Submitted

Ryan Stacy, 16, of Man, W.Va. with his buck which scored P-Y 174 1/8 and ranked #5 all time in the typical archery category.

MAN, W.Va. — Ryan Stacy decided he would hunt hard the week of Thanksgiving 2016. The 16 year old sophomore at Man High School loves to bow hunt and dedicated himself to taking a buck.  However, a bad shot on Tuesday of that week left him worried he might have missed his best chance.  It turned out his best chance was still ahead.

Ryan and his grandfather climbed into their two man ladder stand in a section of Logan County’s rugged Buffalo Creek area without any real confidence.

“We had trail cameras out with a few pretty good bucks,” Stacy said during an appearance on Northside Automotive West Virginia Outdoors. “We really didn’t know what to expect.”

Thanksgiving Day, Ryan and his “Popaw” were there before daylight.   There was very little activity, until around 9:30 when the only deer they saw that morning showed up a little further away than they would have liked.

“It was just sort of a normal hunt and when we saw the deer we didn’t think we were going to get a shot at him,” Stacy explained. “He was just walking by, but then he stopped at about 40 yards.  I shot him, but I didn’t make the best shot.”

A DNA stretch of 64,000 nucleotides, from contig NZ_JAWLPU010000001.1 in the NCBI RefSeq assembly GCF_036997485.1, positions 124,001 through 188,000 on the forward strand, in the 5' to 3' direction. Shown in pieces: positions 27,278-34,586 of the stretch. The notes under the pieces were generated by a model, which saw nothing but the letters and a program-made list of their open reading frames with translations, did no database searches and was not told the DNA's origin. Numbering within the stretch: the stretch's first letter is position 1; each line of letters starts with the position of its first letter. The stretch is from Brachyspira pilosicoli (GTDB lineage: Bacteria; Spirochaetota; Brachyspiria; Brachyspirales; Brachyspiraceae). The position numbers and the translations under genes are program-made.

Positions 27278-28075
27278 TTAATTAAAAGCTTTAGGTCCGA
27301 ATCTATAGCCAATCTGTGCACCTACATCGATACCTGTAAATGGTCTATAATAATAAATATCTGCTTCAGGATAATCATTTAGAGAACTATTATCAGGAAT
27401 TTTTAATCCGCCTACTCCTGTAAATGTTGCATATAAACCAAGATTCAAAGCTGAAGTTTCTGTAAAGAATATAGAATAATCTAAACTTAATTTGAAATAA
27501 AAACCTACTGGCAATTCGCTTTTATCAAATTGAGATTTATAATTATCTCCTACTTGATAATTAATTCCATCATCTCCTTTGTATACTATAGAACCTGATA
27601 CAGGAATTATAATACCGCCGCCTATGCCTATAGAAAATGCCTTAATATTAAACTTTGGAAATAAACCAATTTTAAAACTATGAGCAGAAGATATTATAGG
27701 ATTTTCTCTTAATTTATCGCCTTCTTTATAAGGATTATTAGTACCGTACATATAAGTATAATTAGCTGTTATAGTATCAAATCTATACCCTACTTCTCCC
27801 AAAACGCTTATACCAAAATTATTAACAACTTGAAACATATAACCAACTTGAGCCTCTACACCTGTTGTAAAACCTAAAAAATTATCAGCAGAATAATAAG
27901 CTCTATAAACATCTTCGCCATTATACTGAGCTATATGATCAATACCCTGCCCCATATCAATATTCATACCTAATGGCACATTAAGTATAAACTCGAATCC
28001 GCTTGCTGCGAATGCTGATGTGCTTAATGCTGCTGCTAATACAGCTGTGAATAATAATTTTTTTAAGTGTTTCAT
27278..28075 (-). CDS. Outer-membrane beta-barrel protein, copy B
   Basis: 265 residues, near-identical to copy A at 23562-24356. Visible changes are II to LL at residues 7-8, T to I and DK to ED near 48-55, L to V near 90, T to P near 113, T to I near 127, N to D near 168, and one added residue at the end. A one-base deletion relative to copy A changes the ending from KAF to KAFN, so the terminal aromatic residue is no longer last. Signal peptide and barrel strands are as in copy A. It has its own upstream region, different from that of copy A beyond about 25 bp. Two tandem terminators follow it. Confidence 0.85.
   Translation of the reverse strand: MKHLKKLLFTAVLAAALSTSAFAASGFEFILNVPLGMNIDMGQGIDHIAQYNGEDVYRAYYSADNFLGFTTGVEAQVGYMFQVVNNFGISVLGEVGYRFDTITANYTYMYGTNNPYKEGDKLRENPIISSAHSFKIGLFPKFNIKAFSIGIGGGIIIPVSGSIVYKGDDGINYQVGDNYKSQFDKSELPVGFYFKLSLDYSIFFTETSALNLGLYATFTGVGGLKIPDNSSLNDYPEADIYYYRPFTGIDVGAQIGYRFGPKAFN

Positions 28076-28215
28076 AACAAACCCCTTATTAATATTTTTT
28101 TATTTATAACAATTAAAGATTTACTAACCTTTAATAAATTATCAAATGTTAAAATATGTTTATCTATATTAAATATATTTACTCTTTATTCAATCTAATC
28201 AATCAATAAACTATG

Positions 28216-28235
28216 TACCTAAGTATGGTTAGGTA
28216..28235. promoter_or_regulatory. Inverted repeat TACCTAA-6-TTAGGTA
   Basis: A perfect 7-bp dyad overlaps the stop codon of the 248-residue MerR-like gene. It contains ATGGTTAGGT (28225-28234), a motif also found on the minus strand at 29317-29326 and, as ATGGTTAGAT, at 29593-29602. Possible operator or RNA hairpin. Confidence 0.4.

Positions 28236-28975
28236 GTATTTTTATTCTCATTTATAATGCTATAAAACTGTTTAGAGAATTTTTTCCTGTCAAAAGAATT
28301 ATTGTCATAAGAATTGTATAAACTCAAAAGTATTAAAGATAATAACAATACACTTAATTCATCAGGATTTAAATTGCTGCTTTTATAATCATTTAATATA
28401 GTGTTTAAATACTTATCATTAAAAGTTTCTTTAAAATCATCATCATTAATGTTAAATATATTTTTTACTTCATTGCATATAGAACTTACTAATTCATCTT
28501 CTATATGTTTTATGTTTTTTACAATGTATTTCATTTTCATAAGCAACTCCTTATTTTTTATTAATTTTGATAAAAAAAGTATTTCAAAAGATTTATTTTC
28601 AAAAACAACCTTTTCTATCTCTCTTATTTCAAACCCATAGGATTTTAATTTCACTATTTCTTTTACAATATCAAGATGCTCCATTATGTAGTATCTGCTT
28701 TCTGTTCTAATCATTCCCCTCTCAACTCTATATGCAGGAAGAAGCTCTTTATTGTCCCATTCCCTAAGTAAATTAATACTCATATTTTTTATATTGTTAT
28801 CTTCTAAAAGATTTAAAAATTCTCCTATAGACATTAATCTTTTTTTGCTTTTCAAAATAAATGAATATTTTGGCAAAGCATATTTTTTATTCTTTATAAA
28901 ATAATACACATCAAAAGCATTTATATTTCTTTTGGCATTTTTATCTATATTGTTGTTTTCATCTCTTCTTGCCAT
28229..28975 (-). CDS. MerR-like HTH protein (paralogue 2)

The two were energized by what they believed to be decent buck, but Ryan worried his shot had not been as clean as he would have liked and there was very little blood at the point of impact to start tracking. Ryan called his dad to come help out.

“He came up there and actually jumped the deer as he was walking out to my treestand and he was bleeding a whole lot then, so that’s when we knew he was probably going to go.” said Ryan. “We actually went home for a couple of hours and came back in a different way where we thought he had died.”

A brief search led them straight to the deer which had zig-zagged through the rugged mountain terrain for more than 150 yards. The buck turned out to be way more than any of them expected.  The massive rack left all three in shock and disbelief.

“We had never seen the deer before. We had no clue it was in there,” said Ryan. “We had trail cameras out and we had pictures of pretty good bucks, but we didn’t expect anything like that.  You really only get one chance at those.”

He was a dandy.  This week the required 60 day drying period on the antlers was completed.  The Pope and Young Score was 174 1/8 which made Ryan’s buck the #5 all time buck ever killed in West Virginia with a bow in the typical rack category.

Ryan doesn’t show a lot of emotion, but he was pretty stoked about his achievement.  Although he had no idea the buck was in the area where he was hunting, some of his buddies at Man High were well aware.

“They weren’t too excited, but two of them had him on camera,” said Ryan. “I don’t think they were too happy.”

Submitted

Chase Herndon, 14, of Holden with a buck which scored P-Y 170 7/8 and ranked #10 all time in W.Va. for typical archery

Ryan, at age 16, recorded the #5 buck all time in West Virginia ironically in the same season and same county where Chase Herndon, age 14 of Holden, W.Va. killed a buck which scored 170 7/8 and ranked #10  all time in West Virginia.   Now 20 percent of the top 10 typical record whitetails taken in the state with a bow were killed by teenagers. The statistic shows a strong future for bowhunting in West Virginia.

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